Professional Negligence

Our Professional Negligence Solicitors are highly experienced, offering thoughtful solutions to avoid disputes or mitigate risk.

Highly Experienced Team

We are highly experienced in providing excellent advice in this area, having been involved in numerous successful cases. This area of law can be a potential minefield, and we will assist you in getting to the other side.

Professional Negligence Services

You are entitled to expect a certain standard of care from the professionals who advise you. Whether that is a solicitor, accountant, financial adviser, architect or surveyor. Where the professional fails to perform to the standards required of them and you have suffered a financial loss, you may have a claim against them for professional negligence.

Acting early is vital

Acting early is often vital and when you need urgent action, we are quick and decisive. Where strategic input is required, we will offer you pragmatic thoughtful solutions to avoid a dispute or mitigate risk with legal advice that is clear, concise and commercial.

Professional Negligence – FAQ’s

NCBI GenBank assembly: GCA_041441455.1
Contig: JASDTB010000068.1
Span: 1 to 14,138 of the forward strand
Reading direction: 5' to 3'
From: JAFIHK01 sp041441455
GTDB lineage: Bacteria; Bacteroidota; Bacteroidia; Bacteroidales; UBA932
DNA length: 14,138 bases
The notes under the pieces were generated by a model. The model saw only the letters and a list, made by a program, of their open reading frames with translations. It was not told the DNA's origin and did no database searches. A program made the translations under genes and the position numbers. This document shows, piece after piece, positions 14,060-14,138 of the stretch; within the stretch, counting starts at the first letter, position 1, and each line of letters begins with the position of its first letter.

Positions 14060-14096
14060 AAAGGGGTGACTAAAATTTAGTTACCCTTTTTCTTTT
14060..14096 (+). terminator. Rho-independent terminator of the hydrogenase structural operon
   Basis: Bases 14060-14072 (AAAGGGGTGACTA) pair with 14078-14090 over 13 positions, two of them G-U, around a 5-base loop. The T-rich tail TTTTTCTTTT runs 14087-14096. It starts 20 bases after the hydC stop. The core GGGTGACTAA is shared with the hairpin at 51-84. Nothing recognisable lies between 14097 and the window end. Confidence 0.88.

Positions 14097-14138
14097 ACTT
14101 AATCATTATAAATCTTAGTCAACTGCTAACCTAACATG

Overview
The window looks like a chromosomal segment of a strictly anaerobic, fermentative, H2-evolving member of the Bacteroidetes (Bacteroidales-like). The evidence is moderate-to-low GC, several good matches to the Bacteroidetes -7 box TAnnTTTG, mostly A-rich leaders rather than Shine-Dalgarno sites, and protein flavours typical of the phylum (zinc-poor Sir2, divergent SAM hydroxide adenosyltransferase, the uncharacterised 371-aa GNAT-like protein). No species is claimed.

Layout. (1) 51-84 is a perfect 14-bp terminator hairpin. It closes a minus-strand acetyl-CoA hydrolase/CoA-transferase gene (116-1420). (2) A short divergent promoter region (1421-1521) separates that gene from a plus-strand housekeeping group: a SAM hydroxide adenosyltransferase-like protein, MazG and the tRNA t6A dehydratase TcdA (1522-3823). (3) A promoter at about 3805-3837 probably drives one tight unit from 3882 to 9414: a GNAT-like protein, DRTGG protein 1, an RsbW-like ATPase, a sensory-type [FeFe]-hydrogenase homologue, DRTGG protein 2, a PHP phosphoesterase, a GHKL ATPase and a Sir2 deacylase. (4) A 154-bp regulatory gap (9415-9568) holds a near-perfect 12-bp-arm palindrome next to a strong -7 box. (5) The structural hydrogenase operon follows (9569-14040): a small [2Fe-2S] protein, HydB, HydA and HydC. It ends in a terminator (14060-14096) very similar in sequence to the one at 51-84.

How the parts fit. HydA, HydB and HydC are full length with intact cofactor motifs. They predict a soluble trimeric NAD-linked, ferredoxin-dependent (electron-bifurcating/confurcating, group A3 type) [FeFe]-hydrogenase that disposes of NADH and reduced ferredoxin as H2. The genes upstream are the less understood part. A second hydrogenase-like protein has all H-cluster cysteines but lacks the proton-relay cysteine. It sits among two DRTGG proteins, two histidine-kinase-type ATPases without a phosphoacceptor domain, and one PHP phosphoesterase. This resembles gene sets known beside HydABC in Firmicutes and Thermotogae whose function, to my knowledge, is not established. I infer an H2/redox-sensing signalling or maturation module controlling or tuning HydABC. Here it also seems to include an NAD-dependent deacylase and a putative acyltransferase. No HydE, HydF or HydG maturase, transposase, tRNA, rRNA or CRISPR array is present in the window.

What is professional negligence?

Professional negligence is when a professional has failed to perform their services and responsibilities to the required standard.

This type of claim can be made against many different professionals such as solicitors, accountants, auditors, solicitors, independent financial advisers, surveyors and insurance brokers.

Claims in professional negligence are based on one or more of the following legal causes of action:

• Breach of contract;

• Breach of duty of care in tort of negligence;

• Breach of fiduciary duty; and/or

• Breach of statutory duty.

Establishing negligence alone is not enough to bring a claim. It is crucial to show that the professional’s negligence caused you a loss, generally financial.

What are the elements of professional negligence?

Every professional negligence claim has 3 essential ingredients which must be proved:

1. Duty of Care. The professional owed you a duty of care;

2. Breach of duty. The professional breached the duty owed; and

3. Causation. The loss was caused as a result of that breach and, but for the professional’s negligence, you would not have suffered that loss.

It is vital that all 3 ingredients are established for there to be a viable claim. If one is missing, then a successful claim will not be possible.